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writing for godot

Can whites be true Americans without owning their legacy of racism?

Written by Robert Douglas   
Wednesday, 01 July 2020 08:37


Cable news was covering the death of George Floyd and its aftermath non-stop. I couldn’t stop watching. But I was getting exhausted trying to understand the implications of it all for our country, and for me.

In search of a mental break, I rummaged through the cache of books I’d bought over the years and never got around to reading, looking for something that was not too long and not too taxing. I settled on Voyager, a collection of travel writings by one of my favorite authors, Russell Banks

It contained some insightful reflections on destinations from the Caribbean to the Himalayas, and on himself, including:
— The trial of taking an island-hopping adventure with the woman who would become his fourth wife, whose prime concern seemed to be why his first three marriages failed; and 
— The challenges of climbing tall mountains at an age when he was already past his physical peak.  

But what struck a timely chord with me was the story he told of his trip to Goree Island, off the coast of Senegal, the veritable cradle of the slave trade. The Portuguese shipped their first cargo of enslaved Africans to Brazil in 1526. They were joined by British, French, Dutch and Danish traders. And over the next 400 years, the group moved more than 12 million enslaved Africans to the New World — many to the United States. The estimated number of victims of the slave trade is more than 100 million.

Epiphany at the cradle of the slave trade.
Goree Island was as an important collection and departure point during the years of the slave trade. It has been preserved as a symbol of the “suffering, tears and death” this shameful practice of human trafficking engendered. The island has been a UNESCO World Heritage Site since 1978 and has become “a pilgrimage destination for the African diaspora.”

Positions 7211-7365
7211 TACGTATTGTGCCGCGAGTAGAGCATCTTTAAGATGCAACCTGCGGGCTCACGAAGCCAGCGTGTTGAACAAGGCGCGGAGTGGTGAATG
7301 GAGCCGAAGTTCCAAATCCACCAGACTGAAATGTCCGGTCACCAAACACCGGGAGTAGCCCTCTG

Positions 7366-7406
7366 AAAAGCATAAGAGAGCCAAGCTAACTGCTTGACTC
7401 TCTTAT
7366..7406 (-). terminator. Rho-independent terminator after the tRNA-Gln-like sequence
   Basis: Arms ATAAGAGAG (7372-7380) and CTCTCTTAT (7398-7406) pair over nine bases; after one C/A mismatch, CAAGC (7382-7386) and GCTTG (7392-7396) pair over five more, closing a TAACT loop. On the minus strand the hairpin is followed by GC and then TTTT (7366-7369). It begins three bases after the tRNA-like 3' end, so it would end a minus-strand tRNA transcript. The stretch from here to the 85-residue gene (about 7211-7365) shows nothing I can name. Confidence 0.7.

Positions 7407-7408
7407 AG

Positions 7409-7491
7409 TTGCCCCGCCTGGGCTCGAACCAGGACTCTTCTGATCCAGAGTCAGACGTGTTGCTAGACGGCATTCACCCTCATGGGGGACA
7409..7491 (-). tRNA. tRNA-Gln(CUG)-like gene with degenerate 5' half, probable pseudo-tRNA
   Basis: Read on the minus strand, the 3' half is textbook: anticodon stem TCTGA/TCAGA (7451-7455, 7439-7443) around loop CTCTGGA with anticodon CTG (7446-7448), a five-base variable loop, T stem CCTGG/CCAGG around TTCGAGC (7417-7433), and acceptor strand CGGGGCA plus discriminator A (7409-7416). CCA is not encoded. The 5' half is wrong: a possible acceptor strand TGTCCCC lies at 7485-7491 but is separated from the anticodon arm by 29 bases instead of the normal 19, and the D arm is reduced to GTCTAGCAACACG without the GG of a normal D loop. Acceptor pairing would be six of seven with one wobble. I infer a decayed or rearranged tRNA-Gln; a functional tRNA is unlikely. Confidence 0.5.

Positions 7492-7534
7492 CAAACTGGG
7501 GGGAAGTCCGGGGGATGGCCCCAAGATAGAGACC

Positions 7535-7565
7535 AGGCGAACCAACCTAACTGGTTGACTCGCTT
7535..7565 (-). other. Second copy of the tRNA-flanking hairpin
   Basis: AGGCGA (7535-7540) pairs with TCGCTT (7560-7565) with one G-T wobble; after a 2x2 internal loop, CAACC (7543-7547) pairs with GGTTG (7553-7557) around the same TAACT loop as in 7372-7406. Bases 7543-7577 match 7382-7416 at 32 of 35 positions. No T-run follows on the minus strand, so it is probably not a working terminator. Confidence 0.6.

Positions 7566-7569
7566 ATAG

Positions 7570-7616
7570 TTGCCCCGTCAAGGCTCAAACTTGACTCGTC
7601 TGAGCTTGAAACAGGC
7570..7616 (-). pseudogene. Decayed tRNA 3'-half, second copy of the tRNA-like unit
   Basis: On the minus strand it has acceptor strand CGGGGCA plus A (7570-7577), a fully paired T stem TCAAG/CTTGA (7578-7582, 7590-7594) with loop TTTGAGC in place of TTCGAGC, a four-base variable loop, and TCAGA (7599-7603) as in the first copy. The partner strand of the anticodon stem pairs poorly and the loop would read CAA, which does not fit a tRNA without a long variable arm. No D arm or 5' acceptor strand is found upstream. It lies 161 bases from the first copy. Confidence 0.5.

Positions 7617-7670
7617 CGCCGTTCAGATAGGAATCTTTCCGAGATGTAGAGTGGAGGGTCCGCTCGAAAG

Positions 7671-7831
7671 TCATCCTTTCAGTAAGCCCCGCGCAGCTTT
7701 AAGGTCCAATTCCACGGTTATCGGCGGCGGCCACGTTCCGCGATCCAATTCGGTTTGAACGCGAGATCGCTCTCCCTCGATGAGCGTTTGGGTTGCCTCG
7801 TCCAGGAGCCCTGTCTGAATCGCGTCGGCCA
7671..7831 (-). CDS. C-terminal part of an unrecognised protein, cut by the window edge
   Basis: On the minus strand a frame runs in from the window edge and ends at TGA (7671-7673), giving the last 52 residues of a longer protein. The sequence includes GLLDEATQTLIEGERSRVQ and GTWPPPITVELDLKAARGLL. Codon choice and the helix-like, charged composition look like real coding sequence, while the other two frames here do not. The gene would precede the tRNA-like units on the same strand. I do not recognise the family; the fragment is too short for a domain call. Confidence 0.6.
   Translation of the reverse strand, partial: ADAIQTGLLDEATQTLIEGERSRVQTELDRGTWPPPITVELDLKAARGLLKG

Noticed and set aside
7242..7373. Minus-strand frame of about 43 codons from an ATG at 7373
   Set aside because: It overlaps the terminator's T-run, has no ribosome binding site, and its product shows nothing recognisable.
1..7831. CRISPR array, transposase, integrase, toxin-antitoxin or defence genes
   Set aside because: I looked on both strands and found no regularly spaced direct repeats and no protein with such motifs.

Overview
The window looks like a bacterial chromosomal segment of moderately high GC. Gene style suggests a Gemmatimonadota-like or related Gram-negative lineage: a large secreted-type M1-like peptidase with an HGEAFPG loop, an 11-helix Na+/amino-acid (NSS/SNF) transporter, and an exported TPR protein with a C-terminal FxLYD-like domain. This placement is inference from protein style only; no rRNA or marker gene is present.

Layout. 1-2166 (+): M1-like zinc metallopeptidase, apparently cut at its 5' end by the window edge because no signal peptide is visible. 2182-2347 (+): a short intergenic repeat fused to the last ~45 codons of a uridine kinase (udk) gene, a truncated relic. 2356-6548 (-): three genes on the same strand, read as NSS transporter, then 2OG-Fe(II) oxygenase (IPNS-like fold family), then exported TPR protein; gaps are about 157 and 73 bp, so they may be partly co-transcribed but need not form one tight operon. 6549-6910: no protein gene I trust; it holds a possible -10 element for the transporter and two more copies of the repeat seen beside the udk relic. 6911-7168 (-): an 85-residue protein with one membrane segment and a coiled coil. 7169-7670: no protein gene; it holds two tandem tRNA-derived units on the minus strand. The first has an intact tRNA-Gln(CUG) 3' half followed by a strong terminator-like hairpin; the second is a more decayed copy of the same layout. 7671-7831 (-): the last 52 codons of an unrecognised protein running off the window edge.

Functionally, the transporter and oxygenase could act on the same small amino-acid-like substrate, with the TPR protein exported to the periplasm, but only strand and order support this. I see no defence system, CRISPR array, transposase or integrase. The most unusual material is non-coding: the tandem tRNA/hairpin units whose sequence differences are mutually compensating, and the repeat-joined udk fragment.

​Banks was on the island to do research for a book. While there, he visited The House of Slaves. The museum preserves artifacts and structures used during the island’s inglorious past, including The Door of No Return, where slaves boarded ships to the Americas. While waiting in line to enter the museum, Banks was chatting with an African American pilgrim seeking his roots. The man noted that not many white Americans were there. “Why you?” he asked. Banks responded: “I guess my history starts here, too.”

Banks understood why African Americans came here to stand where their ancestors had stood in chains, to “meditate and reflect” upon their connected fates and histories. And he was beginning to see why a white American should be here, too — to contemplate how racism is such a driving force in our country.

Banks quotes African American writer James Baldwin, who said he could not claim the birthright to his people’s rich tradition “without accepting the inheritance.” On Goree Island, Banks found not only the ghosts of the enslaved, but the ghosts of those who enslaved them. “That was my inheritance,” he  writes. “And I had to accept it before I could claim my birthright” as an American.

Privilege has its price.
Which brought me back to upheaval sparked by the death of George Floyd under the knee of a Minneapolis cop — the very furor I was trying to escape by reading the travel stories of a novelist. 

Whether white Americans are born to privilege or use whiteness to gain privilege, whether we were born here or came — voluntarily — from abroad, we must accept that aspect of our inheritance that was built on the exploitation of people of color. 

As demographics change to the inevitable point where non-whites will become the majority here, whites will find it increasingly hard to keep the N-words down, to borrow a phase from Randy Newman's Rednecks.

But the silver lining in protests surrounding the death of Floyd and other black victims of police brutality in recent months is that so many whites — both young and older — have stood up to show they believe Black Lives Matter

While I may be putting too rosy a spin on the racial integration of protests and be too hopeful that this development may signal a turning point in our struggle for a more perfect union rooted in a quaint notion of inclusion, I can at least imagine it. 
I can imagine, in the spirit of John Lennon, that enough of us privileged white Americans are prepared to accept the dark side of our inheritance in order to claim the bright side of a future where all people can pursue happiness together.
Robert Douglas is a former business editor for the Palm Beach Post and Fort Lauderdale Sun-Sentinel. You can contact him at  This e-mail address is being protected from spambots. You need JavaScript enabled to view it , like him on on Facebook, or follow him at RBDMediaDotCom on Twitter. your social media marketing partner
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